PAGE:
I know nothing about parenting.
Really. It’s pretty embarrassing. I’ve never finished reading any of the parenting books I’ve purchased. Really, there are only four of them on my bookshelf so that’s not too bad. Or maybe that speaks louder to my short attention span.
But if I’ve picked up anything in the past four years, it’s that…
… Shoot. I forget. Blair started chanting “snack! snack! snack!” and my brain crossed wires.
Oh, I remember. I’ve figured out that it really doesn’t matter how many books or blogs you’ve read, how many parenting classes you take or if your degree is in early childhood development. When it comes to respect in motherhood, there isn’t much of a need for book smart. Street cred’ is the only thing that matters.
I would rather pick the brain of a mom who is living a parallel life to mine than spend time reading a $29.99 book by Dr. Whoever that was written in his faraway cushy office lined with diplomas. He probably gets to pee alone and that nullifies at least two years of education. I want to hear from someone who’s been in the trenches and knows for a fact that my child will, indeed, stop peeing her pants when she’s mad at me.
And now that I’ve been doing this mothering thing for almost 4 years, some people seem to think I’ve earned a bit of credibility on certain parenting skillz. Which is hilarious and flattering and a bit frightening.
I don’t tell you this to be pompous but because it seriously boggles my mind that I’m qualified to offer advice on anything parenting-related. Yes, I’ve dealt with issues that some parents haven’t. But when friends or friends of friends ask me how to deal with a dairy allergy/ crazy separation anxiety/ unusual vaccine reaction/ strong-willed child/ eczema flares/ cloth diapering/ breastfeeding/ a child who never sleeps, and my initial reaction is, “Whaaa? Why are you asking me? Go ask someone who had time to brush their teeth this morning.”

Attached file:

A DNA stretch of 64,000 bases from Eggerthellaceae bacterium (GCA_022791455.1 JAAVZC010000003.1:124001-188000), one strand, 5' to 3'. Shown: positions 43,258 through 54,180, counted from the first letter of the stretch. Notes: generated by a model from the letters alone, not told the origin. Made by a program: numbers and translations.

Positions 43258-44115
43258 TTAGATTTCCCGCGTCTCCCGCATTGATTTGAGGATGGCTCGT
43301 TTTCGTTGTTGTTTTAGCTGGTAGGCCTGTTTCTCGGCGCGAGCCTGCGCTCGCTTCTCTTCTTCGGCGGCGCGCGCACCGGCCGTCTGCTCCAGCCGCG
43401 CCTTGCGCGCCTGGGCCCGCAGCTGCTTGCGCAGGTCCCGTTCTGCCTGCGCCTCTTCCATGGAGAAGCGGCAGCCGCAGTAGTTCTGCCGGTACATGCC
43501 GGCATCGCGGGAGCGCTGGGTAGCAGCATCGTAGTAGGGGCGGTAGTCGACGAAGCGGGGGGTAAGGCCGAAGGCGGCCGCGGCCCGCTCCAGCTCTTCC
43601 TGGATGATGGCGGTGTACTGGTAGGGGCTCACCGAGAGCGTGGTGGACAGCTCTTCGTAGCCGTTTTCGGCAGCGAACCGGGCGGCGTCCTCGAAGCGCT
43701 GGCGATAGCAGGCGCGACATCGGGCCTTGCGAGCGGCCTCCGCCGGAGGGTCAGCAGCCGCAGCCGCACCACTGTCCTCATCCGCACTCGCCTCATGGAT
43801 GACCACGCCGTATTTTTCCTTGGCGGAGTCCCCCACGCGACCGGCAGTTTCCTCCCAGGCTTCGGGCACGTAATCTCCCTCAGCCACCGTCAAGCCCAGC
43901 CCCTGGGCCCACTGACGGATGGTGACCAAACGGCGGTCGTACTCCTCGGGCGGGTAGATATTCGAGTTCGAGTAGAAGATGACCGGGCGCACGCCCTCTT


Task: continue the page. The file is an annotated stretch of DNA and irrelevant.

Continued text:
And then I remember that although any advice I offer may, in fact, be insightful, what people really want to know is that it will get better. Whatever is plaguing them will end. Or it won’t and they’ll figure out how to deal. And one day, someone will mention that their child is having an issue and they’ll be able to offer advice or a sympathetic ear. Because credibility is earned in the messiest, most heartbreaking and exhausting moments of mothering.
You don’t read a recipe and call yourself a chef. Being a mother is the same. You need to experience it, feel it and live it along the way.
And then you earn street cred’ in the (mother)hood.